A Big High Court What-If
Some analysts believe President Bush could make as many as three Supreme Court appointments if he wins a second term. But could he make one if he loses?
The revelation this week that Supreme Court Chief Justice William Rehnquist has been hospitalized for cancer treatment raises one more intriguing prospect in an election season already awash in intriguing prospects. If Bush fails to win re-election, he may yet be presented with a vacancy to fill on the high court — and a tempting chance to make history before leaving office by using his authority to make recess-appointments.
It’s a power that’s been used surprisingly often. According to the Congressional Research Service, 15 Supreme Court justices — among them two chief justices — were first placed on the bench through recess appointments. Included in this group are Chief Justice Earl Warren, as well as Justices Potter Stewart and William Brennan.
However, no president who has failed to win re-election has used the recess procedure to appoint a justice before leaving.
Still, the likelihood that Bush would make a recess appointment is regarded as remote. For one thing, Bush pledged in June to forgo further recess appointments this year after Democrats agreed to a procedure to consider some of his judicial nominees.
“Even if it would be possible, it’s not practically feasible to do it,” said Adam Elggren, a spokesman for Judiciary Chairman Orrin Hatch (R-Utah).
The prospect of a recess appointment would still be likely to tempt party activists, despite the obstacles.
“I think the only way it could be justified — except for [grounds of] strict partisanship — is if there’s an emergency or crisis of some sort,” said Sean Rushton, a spokesman for the Committee for Justice, a group that pushes for conservative judicial nominations. “Which is not impossible if you have another Bush v. Gore, or something like that.”
Rushton was referring to the Supreme Court decision that ended the statewide ballot recount in Florida in the 2000 election and effectively handed victory to then-Texas Gov. George W. Bush.
But Rushton suggested that a Supreme Court appointment by the president under similar conditions this year would be even more controversial, because of the impression that Bush himself, rather than one of his presidential predecessors, might well be responsible for choosing the deciding vote that could assure his second term.
“The level of irritation and vexation — not just on the [political] left but in the center — I just don’t see how that would be a winner,” Rushton said.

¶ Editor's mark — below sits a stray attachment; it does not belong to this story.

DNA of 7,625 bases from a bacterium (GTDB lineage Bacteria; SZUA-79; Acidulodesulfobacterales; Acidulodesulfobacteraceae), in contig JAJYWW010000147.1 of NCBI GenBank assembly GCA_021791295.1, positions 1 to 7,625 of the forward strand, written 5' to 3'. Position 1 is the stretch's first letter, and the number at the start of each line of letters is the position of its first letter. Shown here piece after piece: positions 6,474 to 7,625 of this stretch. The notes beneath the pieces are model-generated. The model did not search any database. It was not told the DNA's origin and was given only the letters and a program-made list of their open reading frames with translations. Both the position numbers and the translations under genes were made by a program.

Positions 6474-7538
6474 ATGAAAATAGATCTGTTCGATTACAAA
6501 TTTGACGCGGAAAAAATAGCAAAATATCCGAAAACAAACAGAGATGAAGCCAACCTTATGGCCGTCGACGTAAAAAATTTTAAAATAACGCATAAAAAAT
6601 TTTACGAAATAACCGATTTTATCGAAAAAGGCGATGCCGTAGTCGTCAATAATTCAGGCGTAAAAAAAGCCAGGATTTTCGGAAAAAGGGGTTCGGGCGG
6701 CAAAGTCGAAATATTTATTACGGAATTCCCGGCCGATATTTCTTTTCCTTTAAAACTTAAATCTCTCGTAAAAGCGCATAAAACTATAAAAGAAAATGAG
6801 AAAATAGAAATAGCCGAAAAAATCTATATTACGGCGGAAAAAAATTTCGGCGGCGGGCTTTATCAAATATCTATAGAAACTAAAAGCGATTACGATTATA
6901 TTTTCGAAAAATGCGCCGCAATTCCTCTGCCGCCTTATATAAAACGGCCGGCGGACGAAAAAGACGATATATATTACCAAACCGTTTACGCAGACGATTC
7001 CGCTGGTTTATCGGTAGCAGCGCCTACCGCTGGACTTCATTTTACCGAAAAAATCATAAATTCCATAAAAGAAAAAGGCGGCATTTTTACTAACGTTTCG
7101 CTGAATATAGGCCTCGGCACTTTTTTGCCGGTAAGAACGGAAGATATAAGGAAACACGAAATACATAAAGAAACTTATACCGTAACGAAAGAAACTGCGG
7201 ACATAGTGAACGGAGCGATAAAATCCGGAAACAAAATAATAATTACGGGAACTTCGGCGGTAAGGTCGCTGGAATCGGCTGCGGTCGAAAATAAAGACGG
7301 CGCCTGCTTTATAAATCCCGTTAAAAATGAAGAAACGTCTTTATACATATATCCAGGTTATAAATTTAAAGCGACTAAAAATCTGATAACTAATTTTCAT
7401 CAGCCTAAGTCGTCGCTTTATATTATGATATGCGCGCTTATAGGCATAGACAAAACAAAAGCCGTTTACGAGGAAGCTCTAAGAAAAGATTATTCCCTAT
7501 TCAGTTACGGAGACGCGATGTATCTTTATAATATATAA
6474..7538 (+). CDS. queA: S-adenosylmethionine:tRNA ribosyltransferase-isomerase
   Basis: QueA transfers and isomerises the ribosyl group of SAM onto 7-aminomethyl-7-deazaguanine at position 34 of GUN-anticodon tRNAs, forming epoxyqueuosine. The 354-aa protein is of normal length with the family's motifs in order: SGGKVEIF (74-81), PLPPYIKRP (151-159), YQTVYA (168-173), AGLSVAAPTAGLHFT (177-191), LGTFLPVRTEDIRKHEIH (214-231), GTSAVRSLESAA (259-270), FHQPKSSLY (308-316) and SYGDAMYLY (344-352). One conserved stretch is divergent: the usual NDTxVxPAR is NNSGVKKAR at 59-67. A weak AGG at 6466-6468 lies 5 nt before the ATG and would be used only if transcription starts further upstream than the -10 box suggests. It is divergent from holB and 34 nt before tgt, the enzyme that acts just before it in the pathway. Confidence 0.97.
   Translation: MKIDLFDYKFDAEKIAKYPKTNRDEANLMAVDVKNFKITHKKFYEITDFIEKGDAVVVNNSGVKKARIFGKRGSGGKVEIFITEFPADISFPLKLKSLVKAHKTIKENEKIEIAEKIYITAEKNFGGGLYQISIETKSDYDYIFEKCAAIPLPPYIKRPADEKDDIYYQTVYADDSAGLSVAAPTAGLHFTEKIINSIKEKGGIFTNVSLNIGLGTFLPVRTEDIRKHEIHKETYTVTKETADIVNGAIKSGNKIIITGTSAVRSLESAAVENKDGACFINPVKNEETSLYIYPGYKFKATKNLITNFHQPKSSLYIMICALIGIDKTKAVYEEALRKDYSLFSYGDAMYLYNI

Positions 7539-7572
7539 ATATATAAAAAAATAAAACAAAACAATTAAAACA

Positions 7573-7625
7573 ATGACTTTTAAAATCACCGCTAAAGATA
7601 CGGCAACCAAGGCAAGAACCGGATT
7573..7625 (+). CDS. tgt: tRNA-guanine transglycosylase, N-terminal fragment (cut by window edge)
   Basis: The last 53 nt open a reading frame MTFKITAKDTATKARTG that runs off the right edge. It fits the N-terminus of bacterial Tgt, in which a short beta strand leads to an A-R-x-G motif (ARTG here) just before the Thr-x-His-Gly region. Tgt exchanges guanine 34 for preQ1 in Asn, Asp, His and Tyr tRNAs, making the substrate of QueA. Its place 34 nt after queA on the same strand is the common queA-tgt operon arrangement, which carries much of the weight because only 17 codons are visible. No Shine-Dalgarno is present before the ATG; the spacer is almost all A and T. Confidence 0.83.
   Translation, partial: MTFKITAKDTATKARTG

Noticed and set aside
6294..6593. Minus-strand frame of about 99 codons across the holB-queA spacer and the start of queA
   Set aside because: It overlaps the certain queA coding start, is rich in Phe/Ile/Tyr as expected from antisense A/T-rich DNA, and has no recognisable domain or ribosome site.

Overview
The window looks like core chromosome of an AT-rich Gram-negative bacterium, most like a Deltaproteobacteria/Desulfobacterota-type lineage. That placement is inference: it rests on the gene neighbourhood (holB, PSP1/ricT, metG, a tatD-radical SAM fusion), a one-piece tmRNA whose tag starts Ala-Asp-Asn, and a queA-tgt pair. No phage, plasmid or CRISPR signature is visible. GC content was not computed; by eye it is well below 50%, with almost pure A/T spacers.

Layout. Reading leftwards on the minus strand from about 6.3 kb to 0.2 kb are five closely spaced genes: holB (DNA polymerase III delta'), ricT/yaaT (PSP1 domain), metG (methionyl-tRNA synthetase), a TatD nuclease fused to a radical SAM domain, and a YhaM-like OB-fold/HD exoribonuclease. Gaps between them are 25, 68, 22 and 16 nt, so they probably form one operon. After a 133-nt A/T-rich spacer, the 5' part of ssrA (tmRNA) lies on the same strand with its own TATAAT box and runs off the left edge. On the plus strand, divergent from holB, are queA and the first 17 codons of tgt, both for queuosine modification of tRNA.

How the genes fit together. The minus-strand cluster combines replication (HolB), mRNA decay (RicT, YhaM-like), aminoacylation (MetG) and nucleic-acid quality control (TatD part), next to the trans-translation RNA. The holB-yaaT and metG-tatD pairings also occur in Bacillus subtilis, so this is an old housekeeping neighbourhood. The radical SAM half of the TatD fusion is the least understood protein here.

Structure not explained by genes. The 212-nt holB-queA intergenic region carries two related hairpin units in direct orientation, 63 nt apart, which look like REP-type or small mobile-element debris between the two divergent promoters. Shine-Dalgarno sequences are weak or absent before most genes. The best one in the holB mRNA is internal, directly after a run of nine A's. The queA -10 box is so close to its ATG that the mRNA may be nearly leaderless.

Presidents have traditionally made recess appointments, both for the judiciary and for other federal positions that require Senate confirmation, in circumstances in which the machinery of government has stalled or cannot function effectively without the appointees.
A recess appointee would be entitled to serve on the court or the government post until the end of the following one-year session of Congress — that is, until sine die adjournment in 2005.
“There’s always been a good deal of controversy around recess appointments, which hasn’t always worked to the benefit of the nominee,” said Donald Ritchie, the Associate Senate Historian.
Throughout the Clinton and Bush administrations, whichever party didn’t control the White House periodically alleged that the president abused recess appointments in order to bypass the advise-and-consent procedure in the Senate.
If a recess appointment would be unprecedented, lame-duck presidents have tried nonetheless to choose the next justice on their way out the door.
After losing his bid for re-election, John Adams, the second president, used a lame-duck session of Congress to force through a raft of judicial nominees, including Justice John Marshall.
The election of 1800 represented the first switchover of party control for both the presidency and the Senate. Adams, whose Federalist Party still controlled the chamber, used his temporary post-election advantage to win confirmations for his nominees. For that reason, they were not technically recess appointments.
Thomas Jefferson, the incoming president, tried but failed subsequently to impeach a couple of the justices, Ritchie said.
The evolution of Senate rules over time — not least the introduction of filibusters and cloture votes to the chamber — have all but ensured that no modern president will be able to repeat Adams’ trick.